Fluorescence in situ hybridization (FISH) is the gold standard for assessing HER-2 status for breast cancers, and paraffin-embedded tissue sections are used routinely for HER-2 FISH. Cytologic samples also are used, but to the authors' knowledge, little is known regarding the reliability of these samples. The objective of this study was to elucidate the usefulness of cytologic specimens for HER-2 FISH testing.
Histologic and cytologic specimens from 32 patients with invasive ductal carcinoma of the breast were subjected to comparative analysis of HER-2 status by FISH. FISH was performed by using a PathVysion HER-2 DNA Probe Kit according the manufacturer's instructions. The signal ratios of chromosome enumeration probe 17 (CEP17) and HER-2 were estimated and compared. In 15 cytologic specimens, the distance between signals (HER-2 and CEP17) and the nearest nuclear membrane were measured by using 3-dimensional image analysis and confocal microscopy.
Cytologic and histologic FISH results were compared. Signal ratios of HER-2/CEP17 were lower in cytologic specimens from 26 of 32 patients compared with the histologic material. Three-dimensional image analysis demonstrated that the distance between the CEP17 signal and the nuclear membrane was shorter than the distance between the HER-2 gene and the nuclear membrane.
Breast cancers with HER-2 gene amplification respond to either monotherapy or combined therapy with trastuzumab.1, 2 HER-2 testing on histologic sections has been performed widely for select patients who may benefit from the anti-HER-2 therapy, trastuzumab (Herceptin; Hoffman-La Roche, Ltd., Basel, Switzerland; Genentech, Inc., South San Francisco, Calif). For HER-2 testing, immunohistochemistry (IHC) and fluorescence in situ hybridization (FISH) have been used in most laboratories. FISH generally is considered better than IHC assays.3, 4 FISH is performed by using formalin-fixed, paraffin-embedded (FFPE) tissue blocks, and it is the gold standard method for determining HER-2 gene amplification status.5 Cytologic specimens have a potential advantage for evaluating HER-2 status, especially in patients with tumor samples that are difficult to obtain. If tumor samples are difficult to obtain from metastatic sites, such as the brain or lung, then tumor cells in pleural effusions or cerebrospinal fluid often are easily available. Only a few studies have attempted to use cytologic specimens for FISH to evaluate HER-2 gene amplification.6–13
The objective of the current study was to determine the usefulness of cytologic specimens for HER-2 FISH testing. To clarify the cause of the lower signal ratio, we also analyzed intranuclear localizations of HER-2 and chromosome enumeration probe 17 (CEP17) signals to determine the cause of lower signal ratios in cytologic specimens compared with histologic specimens.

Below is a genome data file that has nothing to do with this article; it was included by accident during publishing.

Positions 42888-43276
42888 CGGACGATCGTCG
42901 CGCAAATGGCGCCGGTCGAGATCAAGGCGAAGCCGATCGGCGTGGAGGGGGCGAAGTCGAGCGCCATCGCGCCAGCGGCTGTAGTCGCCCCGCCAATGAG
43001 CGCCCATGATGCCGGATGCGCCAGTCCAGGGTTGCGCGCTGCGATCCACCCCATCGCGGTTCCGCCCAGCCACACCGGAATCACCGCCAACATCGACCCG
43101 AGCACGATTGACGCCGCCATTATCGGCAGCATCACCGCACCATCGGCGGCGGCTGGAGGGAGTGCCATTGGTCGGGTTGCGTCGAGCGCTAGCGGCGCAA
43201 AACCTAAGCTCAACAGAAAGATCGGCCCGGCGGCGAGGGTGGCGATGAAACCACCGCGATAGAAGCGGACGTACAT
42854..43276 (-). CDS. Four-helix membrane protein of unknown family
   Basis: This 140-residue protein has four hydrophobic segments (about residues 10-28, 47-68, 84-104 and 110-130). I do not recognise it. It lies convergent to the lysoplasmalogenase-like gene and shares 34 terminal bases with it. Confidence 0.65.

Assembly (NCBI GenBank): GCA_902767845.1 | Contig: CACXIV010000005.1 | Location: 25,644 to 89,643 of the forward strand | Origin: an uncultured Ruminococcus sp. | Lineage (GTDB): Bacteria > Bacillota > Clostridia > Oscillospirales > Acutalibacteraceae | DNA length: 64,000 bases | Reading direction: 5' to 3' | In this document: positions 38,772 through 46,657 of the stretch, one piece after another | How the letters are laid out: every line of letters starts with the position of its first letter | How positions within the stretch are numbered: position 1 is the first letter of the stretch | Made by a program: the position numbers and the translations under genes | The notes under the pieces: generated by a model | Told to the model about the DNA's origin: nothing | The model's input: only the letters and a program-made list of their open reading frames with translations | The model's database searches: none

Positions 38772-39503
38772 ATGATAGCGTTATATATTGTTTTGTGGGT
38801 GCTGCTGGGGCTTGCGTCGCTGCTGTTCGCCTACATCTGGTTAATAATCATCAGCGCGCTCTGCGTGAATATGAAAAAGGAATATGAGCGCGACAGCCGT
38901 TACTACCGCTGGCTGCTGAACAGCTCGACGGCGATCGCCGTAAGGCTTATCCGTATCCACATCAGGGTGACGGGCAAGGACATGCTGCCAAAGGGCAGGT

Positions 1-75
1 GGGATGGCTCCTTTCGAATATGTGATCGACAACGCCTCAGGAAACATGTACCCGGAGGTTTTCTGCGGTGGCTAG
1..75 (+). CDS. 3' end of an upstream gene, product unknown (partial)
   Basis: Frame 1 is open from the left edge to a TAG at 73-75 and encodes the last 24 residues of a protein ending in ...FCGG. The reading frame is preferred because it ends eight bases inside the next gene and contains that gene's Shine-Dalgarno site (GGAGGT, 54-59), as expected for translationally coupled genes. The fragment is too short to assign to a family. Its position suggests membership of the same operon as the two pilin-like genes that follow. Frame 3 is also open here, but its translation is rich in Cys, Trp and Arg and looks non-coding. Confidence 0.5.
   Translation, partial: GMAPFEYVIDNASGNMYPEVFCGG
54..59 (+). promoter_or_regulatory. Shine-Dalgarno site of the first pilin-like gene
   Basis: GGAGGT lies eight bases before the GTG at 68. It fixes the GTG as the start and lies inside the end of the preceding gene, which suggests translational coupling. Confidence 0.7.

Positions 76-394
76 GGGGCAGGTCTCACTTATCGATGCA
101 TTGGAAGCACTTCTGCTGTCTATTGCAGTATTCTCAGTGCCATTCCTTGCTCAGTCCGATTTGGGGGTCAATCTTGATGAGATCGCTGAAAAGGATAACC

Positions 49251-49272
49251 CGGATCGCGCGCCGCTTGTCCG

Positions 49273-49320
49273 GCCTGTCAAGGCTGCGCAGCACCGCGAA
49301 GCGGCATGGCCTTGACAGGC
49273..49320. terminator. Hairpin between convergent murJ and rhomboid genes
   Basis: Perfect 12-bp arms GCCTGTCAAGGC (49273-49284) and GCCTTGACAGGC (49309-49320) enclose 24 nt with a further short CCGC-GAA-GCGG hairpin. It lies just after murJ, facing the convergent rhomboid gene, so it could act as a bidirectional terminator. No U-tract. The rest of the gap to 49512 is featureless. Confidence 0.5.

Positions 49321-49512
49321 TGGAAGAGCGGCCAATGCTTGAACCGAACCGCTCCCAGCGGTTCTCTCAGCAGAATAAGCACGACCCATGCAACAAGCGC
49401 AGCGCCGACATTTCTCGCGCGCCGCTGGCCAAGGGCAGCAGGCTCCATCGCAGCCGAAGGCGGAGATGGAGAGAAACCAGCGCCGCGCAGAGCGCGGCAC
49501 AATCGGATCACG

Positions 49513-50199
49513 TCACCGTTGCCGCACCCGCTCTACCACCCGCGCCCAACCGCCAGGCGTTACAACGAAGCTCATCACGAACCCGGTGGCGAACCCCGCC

MATERIALS AND METHODS
Thirty-two patients with breast cancer (histologically invasive ductal carcinoma) were selected from the Division of Diagnostic Pathology, Tokai University Hospital. IHC examination for HER-2 was performed by using a polyclonal antibody (HercepTest; DakoCytomation, Carpinteria, Calif), and the results were evaluated according to the recommended criteria. Of 32 tumors, 3 tumors had scores of 0, 6 tumors had scores of 1+, 18 tumors had scores 2+, and 5 tumors had scores of 3+. Freshly imprinted cytology slides from these tumors were fixed in ethanol until they were used. Routinely processed, 4-μm-thick FFPE sections and the imprint smears were evaluated by FISH on the histologic tissue sections and on the cytologic imprint smears from the same patients.
HER-2/neu Status Determination by FISH
FISH was performed by using a PathVysion HER2 DNA Probe Kit (Vysis Inc., Downers Grove, Ill) according to the manufacturer's instructions. The PathVysion HER2 DNA Probe Kit contains an HER-2 probe (Spectrum Orange) and a chromosome enumeration probe (CEP17; Spectrum Green) for the centromere region of chromosome 17. Histologic and cytologic specimens were treated according to the Paraffin Pretreatment Reagent Kit (Vysis Inc.) protocol before hybridization. Briefly, the slides were pretreated in 0.2 N hydrochloric acid for 20 minutes at room temperature, followed by pretreatment solution at 80 °C for 30 minutes, and protease solution for 10 minutes at 37 °C (pretreatment and protease solution were provided in the Paraffin Pretreatment Reagent Kit). The slides were fixed in neutral buffered formalin for 10 minutes. Then, the slides were denatured by immersing slides in denaturation solution (formamide 35 mL; 20 × saline sodium citrate buffer 5 mL; and distilled water 10 mL [pH 7.3]) for 5 minutes at 72 °C, followed by probe preparation and hybridization (12–16 hours) at 37 °C in a humidified chamber. After hybridization, the slides were immersed in posthybridization washes (2 × saline sodium citrate buffer 100 mL; NP-40 0.3 mL), then the signal was enumerated. Finally, the slides were counterstained with 4,6-diaminido-2-phenylindole dihydrochloride (DAPI) in antifade solution (DAPI I Counterstain; Vysis Inc.), and the coverslip was applied.